Leah Curry, 59
President, Toyota Motor Manufacturing, Indiana, Toyota Motor North America
Location: Princeton, Ind.
Education: Studied chemistry at University of Evansville; completed a three-year internship in industrial electronics to be a skilled maintenance team member
What drew you to the auto industry? I was working in pharmaceutical/nutritional, on the technical side of that business, and I was on an advisory committee at Ivy Tech, a local college, to help improve their curriculum for technical maintenance, and I met a Toyota member on that board. They started talking to me about what Toyota is all about and the opportunities that Toyota had. This [plant] was a new announcement in our area at that time and had not broken ground yet. But the more I heard about the company, the more I realized our values aligned, and I was pretty excited about it. I took the leap.
First automotive job: I started as a team member here in this plant in 1997.
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Big break: When I first came here, my whole goal was to be a manager of a production shop, and that was as high as I could see. When I achieved that, I thought, “OK, I’ve really come a long way.” But another person who got this [Leading Women] honor, Susan Elkington, was my supervisor at the time. And when I was able to progress from the manager position to an executive position, that’s where huge opportunities opened up for me. As far as going through that broken rung on the ladder, she was able to repair that broken rung that we didn’t see a lot of women [get to], and she helped me get to that level. We’ve been great friends ever since. She helped me see that I was capable of doing [the job] and even more capable than some of my team members I was working with, which were all men.
What is the major challenge you’ve faced in your career? Before COVID-19? The downturn that we had around 2009. We produced the Toyota Tundra here, and gas prices were very high. We didn’t produce one vehicle here for three months. We didn’t lay anyone off, and we really focused on training and development of our team members. For me, it was a huge challenge to be able to keep that many people engaged in training, but we’ve seen many people just sparkle from that. From then on, my main passion has been, how do we develop our members to be the best that they can be and add value and make them feel like they’re adding value so that they love their job?
You’ve been in the industry 23 years. What has been the most important change you’ve seen? I’d have to say COVID-19. We are still looking for the future — electrification, autonomous driving and other types of futuristic things that we know are coming. The key, though, is when things change, how your focus can be diverted. We’re still working on those issues that are up and coming, but a portion of our staff had to be focused on how to keep people safe during a pandemic. We have to make sure that they feel safe and to make sure that we help them stay safe when they go home and when they’re out in the community.
What work achievement are you most proud of? I was leading a “reborn” strategy here at [Toyota Motor Manufacturing, Indiana]. We were looking at new model changes, for the Highlander and Sienna. When you have an opportunity to make a major change — a platform change as well as the upper body change — that’s an opportunity to say, “How do we make our processes and our equipment and the work environment much better for our team members?” That was a couple-year-type of project that I was leading. And then I went to [Toyota Motor Manufacturing, West Virginia] for three years as president. When I came back to Indiana, the leadership team was taking that vision that we had developed three years earlier, and they applied it, and they improved it because they were vested in that vision.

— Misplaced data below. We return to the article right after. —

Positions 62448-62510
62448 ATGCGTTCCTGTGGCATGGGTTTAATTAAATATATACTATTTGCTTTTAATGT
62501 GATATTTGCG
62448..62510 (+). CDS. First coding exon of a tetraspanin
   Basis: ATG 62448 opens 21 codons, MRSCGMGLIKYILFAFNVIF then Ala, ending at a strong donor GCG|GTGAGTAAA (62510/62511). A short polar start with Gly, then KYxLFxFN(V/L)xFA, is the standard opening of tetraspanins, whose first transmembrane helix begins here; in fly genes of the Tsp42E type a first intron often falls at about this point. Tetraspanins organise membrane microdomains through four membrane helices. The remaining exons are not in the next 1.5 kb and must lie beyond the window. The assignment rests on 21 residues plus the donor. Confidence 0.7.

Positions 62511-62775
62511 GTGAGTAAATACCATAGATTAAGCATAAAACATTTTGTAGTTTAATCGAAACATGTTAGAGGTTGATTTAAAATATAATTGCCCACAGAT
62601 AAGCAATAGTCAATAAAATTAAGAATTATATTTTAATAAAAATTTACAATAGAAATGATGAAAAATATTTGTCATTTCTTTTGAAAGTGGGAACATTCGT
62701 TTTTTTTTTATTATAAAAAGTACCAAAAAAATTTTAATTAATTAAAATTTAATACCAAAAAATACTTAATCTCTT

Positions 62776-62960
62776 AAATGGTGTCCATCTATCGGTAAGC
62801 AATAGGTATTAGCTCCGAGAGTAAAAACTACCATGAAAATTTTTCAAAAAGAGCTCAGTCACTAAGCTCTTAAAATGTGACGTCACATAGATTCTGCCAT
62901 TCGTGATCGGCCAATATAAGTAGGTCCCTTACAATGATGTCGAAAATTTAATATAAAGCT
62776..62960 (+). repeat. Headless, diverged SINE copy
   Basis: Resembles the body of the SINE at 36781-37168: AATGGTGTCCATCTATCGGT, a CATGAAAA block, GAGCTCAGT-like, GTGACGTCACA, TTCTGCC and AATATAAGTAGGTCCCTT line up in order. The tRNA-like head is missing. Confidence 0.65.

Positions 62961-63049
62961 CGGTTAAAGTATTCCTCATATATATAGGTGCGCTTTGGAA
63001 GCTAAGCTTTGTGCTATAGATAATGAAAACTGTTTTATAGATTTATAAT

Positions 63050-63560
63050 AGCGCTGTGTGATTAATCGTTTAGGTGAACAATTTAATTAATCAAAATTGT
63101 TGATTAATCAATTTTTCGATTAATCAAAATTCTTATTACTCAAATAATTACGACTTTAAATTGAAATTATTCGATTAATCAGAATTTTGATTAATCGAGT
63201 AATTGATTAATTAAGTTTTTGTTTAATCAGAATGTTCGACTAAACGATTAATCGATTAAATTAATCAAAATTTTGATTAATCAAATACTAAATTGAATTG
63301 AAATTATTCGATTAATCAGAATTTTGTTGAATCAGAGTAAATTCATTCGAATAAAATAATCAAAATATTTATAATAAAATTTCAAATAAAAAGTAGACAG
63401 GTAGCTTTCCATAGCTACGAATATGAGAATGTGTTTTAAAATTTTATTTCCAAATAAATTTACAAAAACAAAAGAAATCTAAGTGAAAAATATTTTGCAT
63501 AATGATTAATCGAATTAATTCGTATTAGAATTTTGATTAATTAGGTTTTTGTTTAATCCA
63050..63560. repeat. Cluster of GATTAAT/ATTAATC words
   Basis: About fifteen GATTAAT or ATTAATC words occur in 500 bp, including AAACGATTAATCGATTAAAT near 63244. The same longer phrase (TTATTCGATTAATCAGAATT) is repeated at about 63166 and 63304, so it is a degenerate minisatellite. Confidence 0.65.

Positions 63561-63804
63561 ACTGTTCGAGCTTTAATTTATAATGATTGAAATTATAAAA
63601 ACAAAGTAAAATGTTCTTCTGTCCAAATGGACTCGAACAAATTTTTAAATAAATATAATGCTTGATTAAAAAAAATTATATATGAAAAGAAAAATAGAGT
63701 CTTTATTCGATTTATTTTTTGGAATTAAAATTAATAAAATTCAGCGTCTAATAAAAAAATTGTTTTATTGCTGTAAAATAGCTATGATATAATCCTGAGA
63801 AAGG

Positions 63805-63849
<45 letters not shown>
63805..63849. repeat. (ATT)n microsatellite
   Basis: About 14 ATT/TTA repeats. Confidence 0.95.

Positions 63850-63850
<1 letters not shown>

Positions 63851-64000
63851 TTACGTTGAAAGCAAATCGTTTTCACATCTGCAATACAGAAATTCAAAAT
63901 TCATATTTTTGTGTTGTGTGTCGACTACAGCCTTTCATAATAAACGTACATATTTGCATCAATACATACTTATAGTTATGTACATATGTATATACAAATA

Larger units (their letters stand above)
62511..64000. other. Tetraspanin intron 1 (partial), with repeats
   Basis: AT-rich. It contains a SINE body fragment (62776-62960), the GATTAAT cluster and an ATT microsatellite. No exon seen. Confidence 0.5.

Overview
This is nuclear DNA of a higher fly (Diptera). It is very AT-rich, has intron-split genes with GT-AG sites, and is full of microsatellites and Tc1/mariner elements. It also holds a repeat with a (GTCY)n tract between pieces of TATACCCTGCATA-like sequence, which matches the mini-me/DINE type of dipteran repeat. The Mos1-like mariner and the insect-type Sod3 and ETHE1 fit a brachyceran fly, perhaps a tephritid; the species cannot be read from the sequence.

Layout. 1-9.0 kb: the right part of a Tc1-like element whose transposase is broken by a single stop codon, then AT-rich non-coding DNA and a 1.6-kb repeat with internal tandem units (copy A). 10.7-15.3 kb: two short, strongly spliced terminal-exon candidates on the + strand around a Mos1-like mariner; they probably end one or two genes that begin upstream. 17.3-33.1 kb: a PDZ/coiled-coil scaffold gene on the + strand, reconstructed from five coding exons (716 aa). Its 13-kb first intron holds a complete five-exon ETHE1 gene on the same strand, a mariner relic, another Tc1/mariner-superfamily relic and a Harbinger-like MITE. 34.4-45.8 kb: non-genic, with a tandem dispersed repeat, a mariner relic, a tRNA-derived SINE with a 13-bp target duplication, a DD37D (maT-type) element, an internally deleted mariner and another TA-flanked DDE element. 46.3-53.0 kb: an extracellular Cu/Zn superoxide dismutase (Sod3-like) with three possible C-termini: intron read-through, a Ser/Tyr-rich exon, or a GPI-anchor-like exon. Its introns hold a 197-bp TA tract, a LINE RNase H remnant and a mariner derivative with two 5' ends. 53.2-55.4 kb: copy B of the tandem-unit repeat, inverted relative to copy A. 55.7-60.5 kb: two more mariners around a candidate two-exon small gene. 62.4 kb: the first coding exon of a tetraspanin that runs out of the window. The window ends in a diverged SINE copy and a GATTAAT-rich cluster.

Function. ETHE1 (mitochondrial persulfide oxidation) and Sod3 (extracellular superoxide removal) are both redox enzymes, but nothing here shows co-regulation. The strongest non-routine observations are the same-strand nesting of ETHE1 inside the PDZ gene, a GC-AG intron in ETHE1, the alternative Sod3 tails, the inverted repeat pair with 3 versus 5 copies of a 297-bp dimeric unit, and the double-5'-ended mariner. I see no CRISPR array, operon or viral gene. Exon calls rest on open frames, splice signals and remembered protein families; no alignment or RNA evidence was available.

What do you struggle with? I struggle a lot of times with the balance of being able to communicate the strategic mentality that we need to be in to see our future. My biggest goal is to make sure that [our team members] have income stability and that we have products to make at our plant for many generations to come. I’ve already seen several generations of new members coming in. The struggle point is making sure our team members understand what the future is going to look like.
Is there anything you wish you had done differently in your career? Early in my career, I was in the welding shop, and I did a lot of different functions. I think I was there too long, and I should have rotated to other positions sooner. So I would encourage anyone to raise their hand sooner for other opportunities, even if you don’t know what they’re all about or you don’t feel fully prepared for it. Be a little more of a risk taker.
What’s the best part of your day? The best part of my day is when I get to be on the production floor with team members, listening to them, talking to them. The best part of my day is when I can see their growth, with all the people and their different backgrounds and their different cultures and what they’re interested in because as you grow older, you can become detached from the younger generation very quickly.
How do you bring your best self to work? It starts with faith and with family. And then it’s making time for myself mentally and physically to stay healthy and to unplug, especially from our electronics. Giving myself time to meditate and to decompress.
Are you able to achieve work-life balance? I think early in my career, I was terrible at it. I felt like I had to prove myself — do more, stay later. But as my career grew, I decided to set boundaries. The work is always going to be there. You empower your team, and you understand that you don’t have to do everything yourself. It’s your team doing it; let them go. You need family, and you need work, but if I’m a good leader, I can show others that it’s OK to go home at a certain time.
— Larry P. Vellequette